San Diego, California
Using bioengineered microorganisms, CB Therapeutics can synthesize THC, CBD, and other cannabinoids in a lab instead of a grow house.
After studying biochemistry at UC Davis, Butt got his start in the cannabis industry in 2009 at Steep Hill's lab in Berkeley testing cannabis products. Back then, he found the high price of CBD a little astounding. "I couldn't even afford CBD," he says. "There's got to be a better way to do this than using plants."
After leaving Steep Hill in 2011, Butt moved into traditional pharma with Novartis and took two drugs through FDA testing, but returned to cannabis with a plan for a more efficient way to create cannabinoids. In 2014, he enrolled in the MBA program at UC, San Diego, and started CB Labs, a cannabis testing firm, that he sold in 2016.
"It's basically like changing the model. You look at Vitamin C, you look at insulin, all these biologically expensive products," says Butt. "Aspirin used to be extracted from willow tree bark. There's not enough willow trees to supply the world with aspirin." He calls CB Therapeutics' patent-pending methods "the next evolution of cannabis."
Butt and co-founder and Chief Scientific Officer Jacob Vogan originally started the company "in our garage," says Butt. "It took a couple of years to get the yeast working."
By working, that means excreting cannabinoids instead of alcohol after you feed them sugar. Vogan's background in bioengineering helped crack the code. "We had to go into the yeast and remove some genes so it wouldn't make alcohol. We had to insert genes that would make cannabinoids," says Butt. "They're genetically engineered to perfection for this type of role."
It takes five days for the process to produce cannabinoids and terpenes. The latter "have been shown to increase the effect of cannabis by 30 percent," says Butt. Then a two-day extraction makes for a seven-day process. "Once it's scaled up, it's going to be 10 times less expensive," touts Butt.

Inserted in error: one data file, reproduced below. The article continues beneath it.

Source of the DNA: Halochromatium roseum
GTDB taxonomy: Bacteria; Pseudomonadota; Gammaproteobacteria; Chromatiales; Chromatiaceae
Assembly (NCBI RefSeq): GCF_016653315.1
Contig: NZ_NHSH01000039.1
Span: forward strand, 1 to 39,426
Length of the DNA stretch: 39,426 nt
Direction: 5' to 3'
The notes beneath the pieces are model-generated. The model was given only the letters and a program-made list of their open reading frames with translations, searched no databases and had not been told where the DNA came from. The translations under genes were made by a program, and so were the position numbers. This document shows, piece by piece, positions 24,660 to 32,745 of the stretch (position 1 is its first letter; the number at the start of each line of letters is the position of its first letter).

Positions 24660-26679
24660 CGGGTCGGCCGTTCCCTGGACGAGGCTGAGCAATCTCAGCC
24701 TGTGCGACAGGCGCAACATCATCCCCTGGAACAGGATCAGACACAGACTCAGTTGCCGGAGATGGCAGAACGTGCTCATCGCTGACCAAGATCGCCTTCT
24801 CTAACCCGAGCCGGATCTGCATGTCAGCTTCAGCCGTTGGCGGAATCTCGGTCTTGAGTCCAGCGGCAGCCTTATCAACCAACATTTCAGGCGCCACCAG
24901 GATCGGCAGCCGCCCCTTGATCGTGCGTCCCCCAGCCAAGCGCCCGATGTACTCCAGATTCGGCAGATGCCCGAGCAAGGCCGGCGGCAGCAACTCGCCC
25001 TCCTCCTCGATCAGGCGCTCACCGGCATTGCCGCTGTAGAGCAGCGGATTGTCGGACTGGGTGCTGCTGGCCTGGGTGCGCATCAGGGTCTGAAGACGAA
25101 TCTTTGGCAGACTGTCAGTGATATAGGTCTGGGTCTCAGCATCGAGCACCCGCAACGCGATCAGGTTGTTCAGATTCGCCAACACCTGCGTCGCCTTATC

The company raised an undisclosed amount of "VC/angel investment money," says Butt, and acquired a 7,000-square-foot facility to launch production by spring 2019. "Now we have 14 employees -- six of them are PhDs," says Butt. "We'll be scaled up to 30 people when we're ready to start manufacturing. We're onboarding roughly two to three people a month."
Butt likens production to brewing beer. "There's a lot of fermentation and analytical testing equipment. It's like a high-tech brewery," he explains.
"We're looking at 50,000 liters of capacity," he adds. "We're looking at $30 million to $60 million our first year." A farm would need to be "hundreds of acres” to produce the same amount of cannabinoids, he notes.
The business model is to supply manufacturers in California with cannabinoids as ingredients for edibles and other products. "Right now, we're looking to sell to other manufacturers," says Butt. "We have a lot of letters of intent from many other companies."
Challenges: "One of the biggest challenges is just people getting their head around this idea," says Butt. "These are absolutely natural cannabinoids. There's no difference between them and the ones from a plant."
A second challenge relates to any scientific undertaking: "You don't know how things are going to pan out until they pan out."
Opportunities: "The big market we're looking at is California," says Butt, noting that the annual market for non-plant based cannabis is about $2 billion.
Licensing CB Therapeutics' IP to markets beyond California represents another opportunity. "We're talking to few people in Canada right now," says Butt. "Right now, things are so unclear, because we are a pre-revenue company. It's important to keep your focus. Some people say, 'We want the whole pie.' [California] is the market we know. . . . Why not focus on this market?"
Needs: Managerial talent. "The most important thing you can get is quality people on your team," says Butt. "The science side we've got covered. Now we're looking towards the business team."